Connecticut: The Hard Edge of Exclusive Remedy

June 24th, 2013 by

Connecticut is one of the highest cost states in the country, rising to #2 in the 2012 Oregon survey and a consistent source of pain to the state’s employers. So we might expect that it would prove flexible to the point of surrender in the contentious area of exclusive remedy. Not so. The state Supreme Court recently barred a factory worker from accessing tort liability in a case involving what appeared to be extreme employer misconduct.
Rajanikant Patel worked the night shift as a machine operator for Flexo Converters, a manufacturer of paper bags. He was injured while trying to remove a bag that was jammed in the machine he was operating. He claimed that the machine guard had been removed and that his supervisor ordered him to reach in and remove the bag. Patel further claimed that the supervisor would not allow him to shut off the machine and threatened to fire him if he fell short of his quota of 90 bags per minute. [I will think of Patel every time I am asked the inevitable question, “Paper or plastic?”] Patel did as he was ordered and suffered the consequences, although the court ruling does not specify the extent of his injuries.
Comp or Tort?
To pierce comp’s exclusive remedy shield, Patel must prove two distinct things: that his employer acted in full knowledge that he would be injured in carrying out the task and that his supervisor acted as an alter ego of the corporation. On the first point, the defense denied Patel’s version of the event, claiming that there was no substantial certainty that removing the stuck bag would injure Patel. On the second, and in this case more compelling point, there was no evidence that Patel’s supervisor was an “alter ego” of the corporation.
Here is the court’s summary of the alter ego issue, part of its approval of a lower court’s summary judgment in favor of Flexo:

In Jett v. Dunlap, supra, 179 Conn. 219, this court announced a narrow exception to the exclusivity of the act for intentional torts committed by an employer or a fellow employee ”identified as the alter ego of the corporation . . . .” The court expressly declined, however, to extend the exception to a supervisory employee’s intentional torts. The court reasoned that ”[t]he correct distinction to be drawn . . . is between a
supervisory employee and a person who can be characterized as the alter ego of the corporation. If the assailant is of such rank in the corporation that he may be deemed the alter ego of the corporation under the standards governing disregard of the corporate entity, then attribution of corporate responsibility for the actor’s conduct is appropriate. It is inappropriate where the actor is merely a foreman or supervisor.”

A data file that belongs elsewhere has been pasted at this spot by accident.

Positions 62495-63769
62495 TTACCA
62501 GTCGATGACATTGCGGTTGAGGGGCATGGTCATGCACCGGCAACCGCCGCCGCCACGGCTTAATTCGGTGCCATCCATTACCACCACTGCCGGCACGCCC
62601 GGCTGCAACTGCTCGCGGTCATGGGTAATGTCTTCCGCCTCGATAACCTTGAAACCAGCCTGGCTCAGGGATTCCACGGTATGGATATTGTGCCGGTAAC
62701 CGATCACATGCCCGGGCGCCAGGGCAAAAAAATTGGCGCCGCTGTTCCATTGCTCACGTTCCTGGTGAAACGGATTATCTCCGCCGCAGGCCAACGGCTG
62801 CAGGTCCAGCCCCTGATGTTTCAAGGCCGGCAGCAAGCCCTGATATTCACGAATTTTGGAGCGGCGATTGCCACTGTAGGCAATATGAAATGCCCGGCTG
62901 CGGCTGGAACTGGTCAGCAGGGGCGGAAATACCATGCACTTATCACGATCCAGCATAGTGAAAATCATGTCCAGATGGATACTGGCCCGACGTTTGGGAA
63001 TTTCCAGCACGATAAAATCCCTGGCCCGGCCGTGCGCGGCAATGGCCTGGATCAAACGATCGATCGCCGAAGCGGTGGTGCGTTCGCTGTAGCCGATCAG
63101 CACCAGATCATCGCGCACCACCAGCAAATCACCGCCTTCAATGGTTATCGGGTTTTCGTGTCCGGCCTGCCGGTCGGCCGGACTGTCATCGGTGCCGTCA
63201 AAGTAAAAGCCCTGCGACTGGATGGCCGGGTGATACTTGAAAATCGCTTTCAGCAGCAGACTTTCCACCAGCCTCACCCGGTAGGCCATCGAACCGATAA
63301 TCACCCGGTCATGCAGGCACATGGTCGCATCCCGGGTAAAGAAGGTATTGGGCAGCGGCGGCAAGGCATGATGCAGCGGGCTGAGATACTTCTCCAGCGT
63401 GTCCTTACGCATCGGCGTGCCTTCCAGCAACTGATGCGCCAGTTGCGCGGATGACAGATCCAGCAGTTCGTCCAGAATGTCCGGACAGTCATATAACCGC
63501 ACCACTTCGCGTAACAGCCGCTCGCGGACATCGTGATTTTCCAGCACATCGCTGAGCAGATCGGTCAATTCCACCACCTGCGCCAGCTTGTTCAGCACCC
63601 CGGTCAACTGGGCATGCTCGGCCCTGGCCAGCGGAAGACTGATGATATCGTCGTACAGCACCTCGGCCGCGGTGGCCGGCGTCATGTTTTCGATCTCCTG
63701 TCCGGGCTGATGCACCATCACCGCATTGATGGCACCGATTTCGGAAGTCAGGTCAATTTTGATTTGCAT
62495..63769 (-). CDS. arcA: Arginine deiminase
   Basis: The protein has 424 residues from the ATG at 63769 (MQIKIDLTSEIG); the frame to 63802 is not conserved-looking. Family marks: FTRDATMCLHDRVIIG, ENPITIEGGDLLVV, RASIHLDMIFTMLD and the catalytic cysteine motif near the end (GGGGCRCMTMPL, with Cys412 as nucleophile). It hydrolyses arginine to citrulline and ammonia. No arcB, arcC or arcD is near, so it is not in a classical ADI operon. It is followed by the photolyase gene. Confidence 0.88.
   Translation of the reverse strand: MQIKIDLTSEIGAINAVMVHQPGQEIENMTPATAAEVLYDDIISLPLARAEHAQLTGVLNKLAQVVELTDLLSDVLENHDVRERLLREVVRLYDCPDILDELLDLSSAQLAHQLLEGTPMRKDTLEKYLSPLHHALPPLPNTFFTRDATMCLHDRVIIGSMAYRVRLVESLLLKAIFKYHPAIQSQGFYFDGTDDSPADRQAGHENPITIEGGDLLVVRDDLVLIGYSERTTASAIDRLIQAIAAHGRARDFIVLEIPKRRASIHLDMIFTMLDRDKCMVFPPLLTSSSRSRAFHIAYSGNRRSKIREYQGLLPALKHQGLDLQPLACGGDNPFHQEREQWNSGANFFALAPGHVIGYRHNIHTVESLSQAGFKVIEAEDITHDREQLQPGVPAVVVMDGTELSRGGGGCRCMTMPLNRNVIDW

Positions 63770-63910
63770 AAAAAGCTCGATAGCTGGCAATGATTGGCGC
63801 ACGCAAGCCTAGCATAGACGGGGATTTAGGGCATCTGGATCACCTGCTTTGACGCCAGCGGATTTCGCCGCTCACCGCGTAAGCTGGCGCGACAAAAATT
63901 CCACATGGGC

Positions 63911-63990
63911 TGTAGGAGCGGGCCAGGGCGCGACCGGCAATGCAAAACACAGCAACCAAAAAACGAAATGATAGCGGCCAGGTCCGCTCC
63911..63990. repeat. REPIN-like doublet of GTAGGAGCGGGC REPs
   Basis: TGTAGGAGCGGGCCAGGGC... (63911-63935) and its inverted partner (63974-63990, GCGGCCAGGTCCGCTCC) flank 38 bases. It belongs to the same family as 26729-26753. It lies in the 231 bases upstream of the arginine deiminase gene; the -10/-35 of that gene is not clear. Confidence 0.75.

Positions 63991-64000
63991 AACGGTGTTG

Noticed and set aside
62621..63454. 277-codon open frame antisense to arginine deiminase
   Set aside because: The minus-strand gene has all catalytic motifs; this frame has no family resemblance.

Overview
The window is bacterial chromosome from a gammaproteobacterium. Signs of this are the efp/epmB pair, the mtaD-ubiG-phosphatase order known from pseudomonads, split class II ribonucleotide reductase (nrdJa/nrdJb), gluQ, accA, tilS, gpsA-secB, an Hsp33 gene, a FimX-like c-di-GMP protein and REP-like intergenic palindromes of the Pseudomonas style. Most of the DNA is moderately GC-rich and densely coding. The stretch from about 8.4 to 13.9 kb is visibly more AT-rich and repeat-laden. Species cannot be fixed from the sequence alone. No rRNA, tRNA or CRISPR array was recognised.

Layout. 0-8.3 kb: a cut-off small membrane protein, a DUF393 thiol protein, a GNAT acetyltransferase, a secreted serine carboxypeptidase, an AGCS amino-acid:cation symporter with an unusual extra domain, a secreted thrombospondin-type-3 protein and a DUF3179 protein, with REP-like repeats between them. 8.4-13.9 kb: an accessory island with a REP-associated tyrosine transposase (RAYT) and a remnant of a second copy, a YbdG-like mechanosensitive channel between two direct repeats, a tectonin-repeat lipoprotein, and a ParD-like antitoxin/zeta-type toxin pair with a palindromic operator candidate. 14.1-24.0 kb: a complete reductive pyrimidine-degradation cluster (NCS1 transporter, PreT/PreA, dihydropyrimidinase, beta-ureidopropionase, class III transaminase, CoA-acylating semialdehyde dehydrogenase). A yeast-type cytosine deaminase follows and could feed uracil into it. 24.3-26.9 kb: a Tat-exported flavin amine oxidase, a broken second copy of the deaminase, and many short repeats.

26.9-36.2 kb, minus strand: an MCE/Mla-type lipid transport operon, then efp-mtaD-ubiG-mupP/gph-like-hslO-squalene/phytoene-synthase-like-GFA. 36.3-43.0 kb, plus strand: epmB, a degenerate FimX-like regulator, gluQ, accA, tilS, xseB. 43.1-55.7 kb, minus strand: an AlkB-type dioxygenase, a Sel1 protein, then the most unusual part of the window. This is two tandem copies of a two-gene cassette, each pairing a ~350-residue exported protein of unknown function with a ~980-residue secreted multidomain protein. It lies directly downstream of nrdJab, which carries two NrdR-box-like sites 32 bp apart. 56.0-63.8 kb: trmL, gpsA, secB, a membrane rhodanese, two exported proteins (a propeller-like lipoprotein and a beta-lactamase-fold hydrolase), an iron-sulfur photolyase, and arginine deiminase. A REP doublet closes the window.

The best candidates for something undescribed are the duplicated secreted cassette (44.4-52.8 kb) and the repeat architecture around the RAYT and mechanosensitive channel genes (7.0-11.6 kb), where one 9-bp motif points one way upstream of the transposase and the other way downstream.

The alter ego test is stringent. The supervisory employee alleged to have intentionally injured the plaintiff must be the employer’s alter ego under the ”standards governing disregard of the corporate entity”; Jett v. Dunlap, supra, 179 Conn. 219; a test corresponding to the requirements for piercing the corporate veil. ”The
concept of piercing the corporate veil is equitable in nature. . . . No hard and fast rule . . . as to the conditions under which the entity may be disregarded can be stated as they vary according to the circumstances of each case.” (Citations omitted; internal quotation
marks omitted.) Naples v. Keystone Building & Development Corp., 295 Conn. 214, 233, 990 A.2d 326 (2010). The standard requires that the corporation, functionally
speaking, have no separate existence from the alter ego who controls and dominates the corporation’s affairs.

Connecticut has set a high standard for piercing the comp shield of exclusive remedy. This is not necessarily a bad thing, but it does raise a potential issue of fairness. Would the exclusion include egregious and potentially criminal acts by a supervisor: for example, a supervisor orders an employee to ignore standard safety procedures, using the threat of termination, and the employee is severely injured or even killed as a result. According to this ruling, as long as a “mere” supervisor directed the employee, and as long as the supervisor was not explicitly directed by company owners, the latter cannot be held accountable. Comp remains the only remedy for the injured worker.
Accountability in the Gray Zone
There may be enough ambiguity in Patel’s situation to justify the retention of the comp shield, but it is not difficult to imagine a situation where exclusive remedy shields a company from what should be the core responsibility of providing a workplace free from unusual risk of injury.
Patel may have been injured due to the wilful intent of his supervisor, but the court has ruled that his only recourse is comp. In Connecticut, “exclusive remedy” comes with a hard edge that basically cuts one way, in the direction of the state’s hard-pressed employers.